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Recombination of protein fragments: A promising approach toward engineering proteins with novel nanomechanical properties

TitleRecombination of protein fragments: A promising approach toward engineering proteins with novel nanomechanical properties
Publication TypeJournal Article
Year of Publication2008
AuthorsBalamurali, MM, Sharma, D, Chang, A, Khor, D, Chu, R, Li, HB
JournalProtein Science
Volume17
Pagination1815-1826
Date PublishedOct
Type of ArticleArticle
ISBN Number0961-8368
KeywordsATOMIC-FORCE MICROSCOPY, BIOLOGICAL ROLES, COMPUTATIONAL DESIGN, ELASTICITY, elastomeric protein, EVOLUTION, IMMUNOGLOBULIN DOMAINS, MECHANICAL STABILITY, mechanical unfolding, MOLECULAR-DYNAMICS SIMULATION, recombination, SEQUENCE, SINGLE PROTEIN, single-molecule force spectroscopy, TITIN
Abstract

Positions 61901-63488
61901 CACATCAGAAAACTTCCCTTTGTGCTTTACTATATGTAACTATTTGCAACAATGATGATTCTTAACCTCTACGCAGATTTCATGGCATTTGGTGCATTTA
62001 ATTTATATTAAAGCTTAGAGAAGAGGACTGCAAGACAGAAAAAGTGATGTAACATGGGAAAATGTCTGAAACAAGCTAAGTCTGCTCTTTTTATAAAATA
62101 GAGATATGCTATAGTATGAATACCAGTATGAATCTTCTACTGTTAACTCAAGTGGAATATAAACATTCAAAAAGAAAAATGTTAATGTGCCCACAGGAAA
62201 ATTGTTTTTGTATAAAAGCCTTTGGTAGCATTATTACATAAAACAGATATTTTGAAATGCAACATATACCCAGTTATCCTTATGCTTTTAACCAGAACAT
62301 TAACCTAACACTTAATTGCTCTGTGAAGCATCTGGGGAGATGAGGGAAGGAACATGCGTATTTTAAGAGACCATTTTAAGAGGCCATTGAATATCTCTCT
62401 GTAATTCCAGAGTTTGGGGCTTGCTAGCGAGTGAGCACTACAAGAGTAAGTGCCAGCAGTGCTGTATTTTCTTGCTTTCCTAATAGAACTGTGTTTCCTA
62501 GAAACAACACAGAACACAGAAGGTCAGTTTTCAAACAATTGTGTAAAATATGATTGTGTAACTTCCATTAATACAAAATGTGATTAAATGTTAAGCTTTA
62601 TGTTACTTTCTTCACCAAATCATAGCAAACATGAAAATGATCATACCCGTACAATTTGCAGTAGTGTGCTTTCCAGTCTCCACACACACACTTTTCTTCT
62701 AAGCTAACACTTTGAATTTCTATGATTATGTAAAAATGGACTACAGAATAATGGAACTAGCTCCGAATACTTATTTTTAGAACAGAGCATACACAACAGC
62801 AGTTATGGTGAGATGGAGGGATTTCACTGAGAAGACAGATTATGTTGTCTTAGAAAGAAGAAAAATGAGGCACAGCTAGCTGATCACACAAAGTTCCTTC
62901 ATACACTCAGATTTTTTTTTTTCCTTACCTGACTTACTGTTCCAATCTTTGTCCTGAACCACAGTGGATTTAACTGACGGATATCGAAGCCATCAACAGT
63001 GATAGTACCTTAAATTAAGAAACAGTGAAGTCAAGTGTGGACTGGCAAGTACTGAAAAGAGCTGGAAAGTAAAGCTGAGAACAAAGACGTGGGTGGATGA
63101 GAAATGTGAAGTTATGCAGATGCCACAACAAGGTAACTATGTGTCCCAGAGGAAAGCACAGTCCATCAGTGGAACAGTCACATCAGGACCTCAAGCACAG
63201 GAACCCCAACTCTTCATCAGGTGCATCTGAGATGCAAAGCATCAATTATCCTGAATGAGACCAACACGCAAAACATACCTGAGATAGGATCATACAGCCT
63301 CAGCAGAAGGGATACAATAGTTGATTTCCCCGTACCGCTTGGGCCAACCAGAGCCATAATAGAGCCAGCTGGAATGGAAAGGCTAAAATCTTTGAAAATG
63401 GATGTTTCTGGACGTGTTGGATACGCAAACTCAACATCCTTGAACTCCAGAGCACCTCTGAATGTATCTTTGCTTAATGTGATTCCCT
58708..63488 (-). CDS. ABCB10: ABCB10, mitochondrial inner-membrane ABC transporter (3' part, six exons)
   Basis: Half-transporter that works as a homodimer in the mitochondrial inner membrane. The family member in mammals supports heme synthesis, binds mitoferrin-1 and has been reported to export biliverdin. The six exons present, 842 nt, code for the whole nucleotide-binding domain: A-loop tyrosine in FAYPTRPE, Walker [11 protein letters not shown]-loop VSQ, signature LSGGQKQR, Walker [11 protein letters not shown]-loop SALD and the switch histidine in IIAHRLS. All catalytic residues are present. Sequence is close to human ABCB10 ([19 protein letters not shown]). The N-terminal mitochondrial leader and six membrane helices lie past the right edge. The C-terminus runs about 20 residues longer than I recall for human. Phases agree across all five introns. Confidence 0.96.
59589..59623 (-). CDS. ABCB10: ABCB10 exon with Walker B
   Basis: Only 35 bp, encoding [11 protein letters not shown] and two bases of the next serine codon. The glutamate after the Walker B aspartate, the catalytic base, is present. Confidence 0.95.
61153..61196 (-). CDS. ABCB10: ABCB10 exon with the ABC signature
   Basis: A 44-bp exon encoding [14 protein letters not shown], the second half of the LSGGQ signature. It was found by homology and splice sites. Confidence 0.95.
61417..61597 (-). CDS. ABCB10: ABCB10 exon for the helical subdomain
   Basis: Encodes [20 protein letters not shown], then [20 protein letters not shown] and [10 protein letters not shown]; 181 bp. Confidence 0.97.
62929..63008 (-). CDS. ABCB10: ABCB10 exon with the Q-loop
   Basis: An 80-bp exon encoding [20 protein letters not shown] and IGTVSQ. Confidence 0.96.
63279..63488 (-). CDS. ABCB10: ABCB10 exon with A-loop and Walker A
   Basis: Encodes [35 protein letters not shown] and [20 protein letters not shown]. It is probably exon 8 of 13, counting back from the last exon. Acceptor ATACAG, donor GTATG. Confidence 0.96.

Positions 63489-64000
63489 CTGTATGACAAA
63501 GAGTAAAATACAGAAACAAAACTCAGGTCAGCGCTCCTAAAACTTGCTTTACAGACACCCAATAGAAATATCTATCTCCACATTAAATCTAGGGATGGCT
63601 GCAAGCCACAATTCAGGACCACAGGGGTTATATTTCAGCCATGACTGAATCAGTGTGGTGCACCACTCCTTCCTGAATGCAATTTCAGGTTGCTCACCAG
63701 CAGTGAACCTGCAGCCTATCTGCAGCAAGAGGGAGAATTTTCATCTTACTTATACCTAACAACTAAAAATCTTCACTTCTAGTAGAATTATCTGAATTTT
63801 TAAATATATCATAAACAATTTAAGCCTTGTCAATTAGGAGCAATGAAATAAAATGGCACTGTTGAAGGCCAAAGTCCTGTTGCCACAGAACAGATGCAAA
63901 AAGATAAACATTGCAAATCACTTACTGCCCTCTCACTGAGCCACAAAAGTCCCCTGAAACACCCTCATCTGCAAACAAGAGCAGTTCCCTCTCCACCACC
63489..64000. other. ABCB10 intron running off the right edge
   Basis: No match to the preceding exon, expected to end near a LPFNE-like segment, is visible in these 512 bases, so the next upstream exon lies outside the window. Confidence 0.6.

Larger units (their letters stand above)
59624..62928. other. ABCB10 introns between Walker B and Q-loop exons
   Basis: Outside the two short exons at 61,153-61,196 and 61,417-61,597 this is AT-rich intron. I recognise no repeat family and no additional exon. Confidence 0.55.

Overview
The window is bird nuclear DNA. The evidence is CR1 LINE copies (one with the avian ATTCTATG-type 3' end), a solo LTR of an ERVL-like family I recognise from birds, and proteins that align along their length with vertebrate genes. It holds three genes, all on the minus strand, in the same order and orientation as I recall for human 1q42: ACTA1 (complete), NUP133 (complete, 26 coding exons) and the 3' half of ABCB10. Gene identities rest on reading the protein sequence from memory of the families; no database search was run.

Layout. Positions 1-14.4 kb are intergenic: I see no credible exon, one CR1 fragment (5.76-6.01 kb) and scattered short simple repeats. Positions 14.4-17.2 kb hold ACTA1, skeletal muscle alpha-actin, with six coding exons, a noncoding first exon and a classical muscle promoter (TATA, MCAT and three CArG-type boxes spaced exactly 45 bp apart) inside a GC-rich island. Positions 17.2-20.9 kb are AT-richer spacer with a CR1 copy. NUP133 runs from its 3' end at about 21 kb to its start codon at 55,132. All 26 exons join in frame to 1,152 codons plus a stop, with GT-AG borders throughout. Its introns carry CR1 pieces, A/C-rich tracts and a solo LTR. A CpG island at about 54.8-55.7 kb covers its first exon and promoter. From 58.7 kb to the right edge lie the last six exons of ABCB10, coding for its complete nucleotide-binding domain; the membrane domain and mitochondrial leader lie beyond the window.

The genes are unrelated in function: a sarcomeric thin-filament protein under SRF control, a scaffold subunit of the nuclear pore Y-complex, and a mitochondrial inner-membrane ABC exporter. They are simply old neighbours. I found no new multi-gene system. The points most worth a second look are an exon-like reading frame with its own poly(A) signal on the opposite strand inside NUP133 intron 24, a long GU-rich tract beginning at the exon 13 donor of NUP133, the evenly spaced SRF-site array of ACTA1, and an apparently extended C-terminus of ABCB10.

Combining single molecule atomic force microscopy (AFM) and protein engineering techniques, here we demonstrate that we can use recombination-based techniques to engineer novel elastomeric proteins by recombining protein fragments from structurally homologous parent proteins. Using I27 and I32 domains from the muscle protein titin as parent template proteins, we systematically shuffled the secondary structural elements of the two parent proteins and engineered 13 hybrid daughter proteins. Although I27 and I32 are highly homologous, and homology modeling predicted that the hybrid daughter proteins fold into structures that are similar to that of parent protein, we found that only eight of the 13 daughter proteins showed beta-sheet dominated structures that are similar to parent proteins, and the other five recombined proteins showed signatures of the formation of significant alpha-helical or random coil-like structure. Single molecule AFM revealed that six recombined daughter proteins are mechanically stable and exhibit mechanical properties that are different from the parent proteins. In contrast, another four of the hybrid proteins were found to be mechanically labile and unfold at forces that are lower than the similar to 20 pN, as we could not detect any unfolding force peaks. The last three hybrid proteins showed interesting duality in their mechanical unfolding behaviors. These results demonstrate the great potential of using recombination-based approaches to engineer novel elastomeric protein domains of diverse mechanical properties. Moreover, our results also revealed the challenges and complexity of developing a recombination-based approach into a laboratory-based directed evolution approach to engineer novel elastomeric proteins.

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